There were some pretty big promises made to consumers about legalization 2.0 in Canada and the ushering in of new concentrates, vapes, and namely, infused beverages.
As a cannabis reporter, I took an early interest in the phenomenon of cannabis beverages —or, rather, the promises being made by cannabis beverage manufacturers.
Producers had a year from federal legalization in 2018 to craft new formulas and flavours, and the industry made especially wild promises about weed beverages overtaking alcohol sales.
That might have been a little ambitious—they weren’t then able to sell the drinks at the rate they had hoped.
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It might have been a bit high-minded; the promises being made were big… but so were the deals. AB InBev had just signed a $100-million beverage development deal; Canopy was swimming in capital from Constellation Brands and were pouring more than $700 million into a bottling facility, and Hexo had partnered with Molson Coors to birth an upstart beverage-only company called Truss.
Nevertheless, license holders were on a quest to find, as they told me in Merry Jane, the “perfect product to dissolve all boundaries between people who use cannabis and those who don’t.”
Fast forward three years. Cannabis drinks have firmly established themselves in the cannabis 2.0 lineup. They genuinely represent an innovative and unique spin on cannabis consumption.
But did they do what their creators promised—that is, have they created a cannabis drink with a 15-minute, alcohol-comparative onset? Have they created something to compete with alcohol that amounts to more than just a liquid edible?
Failures in the first wave lost customers and capital
Cannabis drinks arrived on shelves slowly, with the first brands showing up in the early, pre-pandemic part of 2020. Initial reviews were decidedly mixed. Most available options were low-dose, 2 mg-ish offerings, and they hadn’t yet nailed the taste.
“It’s an acquired taste,” wrote one reviewer. “I couldn’t finish the can.”
“The first generation of drinks, they were just putting distillate in the drinks, and when you put distillate in the drinks, it sticks to the inside of the can. For all the hype and everything around this category, the manufacturers didn’t do a good enough job to actually impress. It was really disappointing.”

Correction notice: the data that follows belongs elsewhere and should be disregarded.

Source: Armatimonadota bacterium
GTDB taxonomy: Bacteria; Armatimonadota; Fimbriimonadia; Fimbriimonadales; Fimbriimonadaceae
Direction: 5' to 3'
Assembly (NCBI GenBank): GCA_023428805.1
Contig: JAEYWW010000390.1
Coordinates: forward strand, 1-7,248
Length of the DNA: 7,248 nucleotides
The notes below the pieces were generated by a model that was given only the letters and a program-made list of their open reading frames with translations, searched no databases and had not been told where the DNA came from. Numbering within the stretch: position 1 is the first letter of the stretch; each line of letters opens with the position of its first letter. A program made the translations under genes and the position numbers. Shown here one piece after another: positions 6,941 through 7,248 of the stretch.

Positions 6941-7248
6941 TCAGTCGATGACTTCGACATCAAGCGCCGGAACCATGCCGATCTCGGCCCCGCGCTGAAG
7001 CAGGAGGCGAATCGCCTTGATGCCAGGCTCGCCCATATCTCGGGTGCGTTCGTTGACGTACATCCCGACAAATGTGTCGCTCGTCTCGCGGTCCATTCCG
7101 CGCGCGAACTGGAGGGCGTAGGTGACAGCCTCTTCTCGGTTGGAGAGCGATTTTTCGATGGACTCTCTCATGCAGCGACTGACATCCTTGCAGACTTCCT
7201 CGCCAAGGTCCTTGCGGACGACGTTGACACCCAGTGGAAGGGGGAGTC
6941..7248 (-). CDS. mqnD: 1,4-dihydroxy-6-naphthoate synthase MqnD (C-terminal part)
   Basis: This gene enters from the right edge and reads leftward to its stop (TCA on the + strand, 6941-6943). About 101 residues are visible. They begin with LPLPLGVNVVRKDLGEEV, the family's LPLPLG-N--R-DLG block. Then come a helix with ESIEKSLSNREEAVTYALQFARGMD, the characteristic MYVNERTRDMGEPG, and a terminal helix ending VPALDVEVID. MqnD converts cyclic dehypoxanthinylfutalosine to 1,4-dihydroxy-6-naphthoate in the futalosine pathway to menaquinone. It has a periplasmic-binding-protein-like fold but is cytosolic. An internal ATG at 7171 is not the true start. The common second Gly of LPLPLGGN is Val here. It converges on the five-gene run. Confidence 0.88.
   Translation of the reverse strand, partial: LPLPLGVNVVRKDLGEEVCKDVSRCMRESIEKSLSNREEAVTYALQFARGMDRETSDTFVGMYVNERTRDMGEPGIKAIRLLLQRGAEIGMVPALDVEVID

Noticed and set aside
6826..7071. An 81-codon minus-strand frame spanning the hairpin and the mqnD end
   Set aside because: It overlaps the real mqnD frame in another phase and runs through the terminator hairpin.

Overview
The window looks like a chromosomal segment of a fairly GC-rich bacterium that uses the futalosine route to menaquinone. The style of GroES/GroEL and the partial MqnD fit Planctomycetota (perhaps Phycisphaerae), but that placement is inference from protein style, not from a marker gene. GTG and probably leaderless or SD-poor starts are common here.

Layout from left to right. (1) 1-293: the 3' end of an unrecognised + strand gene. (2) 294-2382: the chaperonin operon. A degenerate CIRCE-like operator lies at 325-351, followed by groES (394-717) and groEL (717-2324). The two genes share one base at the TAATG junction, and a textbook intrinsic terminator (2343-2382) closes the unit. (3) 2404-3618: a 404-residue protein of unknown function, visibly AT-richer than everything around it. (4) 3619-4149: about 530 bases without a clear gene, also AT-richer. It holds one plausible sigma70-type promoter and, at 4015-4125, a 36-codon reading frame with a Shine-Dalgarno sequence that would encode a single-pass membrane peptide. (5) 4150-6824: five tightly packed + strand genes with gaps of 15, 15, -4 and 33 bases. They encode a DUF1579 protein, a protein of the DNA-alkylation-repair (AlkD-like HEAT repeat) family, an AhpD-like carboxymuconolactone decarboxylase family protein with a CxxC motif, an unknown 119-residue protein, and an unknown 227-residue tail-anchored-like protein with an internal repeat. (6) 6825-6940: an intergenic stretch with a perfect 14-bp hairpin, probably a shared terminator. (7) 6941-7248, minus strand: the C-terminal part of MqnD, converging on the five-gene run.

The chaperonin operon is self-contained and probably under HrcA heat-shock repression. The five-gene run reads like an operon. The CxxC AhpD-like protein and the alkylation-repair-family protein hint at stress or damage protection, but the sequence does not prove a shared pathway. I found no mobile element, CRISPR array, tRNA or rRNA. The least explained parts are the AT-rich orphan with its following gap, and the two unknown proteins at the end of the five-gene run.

– Derek Prentice, founder of Propel cannabis beverage company
Another reviewer in the Toronto Star noted the “slightly filmy texture and mouth feel” of one Veryvell sparkling water drink and the “kelpy flavour” of another—blame the glycerin that was being used to infuse many of the first gen of cannabis drinks.
Many agreed that the drinks mostly did what they promised and got them high, but both the so-so taste and 30-minute onset proved there was clear room for improvement.
The main obstacle, Prentice recalls, was the tech: drinks manufacturers rushing to market were using distillates and oils, struggling with a vexing problem (first identified in California) where the lining of the cans was degrading the cannabinoids.
“The worst part about the first tranche of drinks was that if they sat on the shelf for three months, the effectiveness went way down.” Then, with the arrival of the pandemic and stalling retail stores, drinks were sitting on the shelf for a while.
By mid-year, though, the massive investments in the sector were starting to bear fruit. Truss’ first offerings hit the shelves in August 2020, and smaller players like Prentice began to fine-tune their emulsions. In Propel’s case, they began working with Vertosa, a nano-emulsion supplier from the United States.
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Getting nano-emulsions right was the key, Prentice says. Vertosa, in particular, claims that their nano-emulsion technology solves the oily drinks problem, and their reactions with the can lining.
Companies have tapped other suppliers, but the idea has been consistent—Versus’ Black Cherry Rapid Seltzer, the second-best selling product in Ontario, uses nano-emulsions from a Seattle-based company called SōRSE.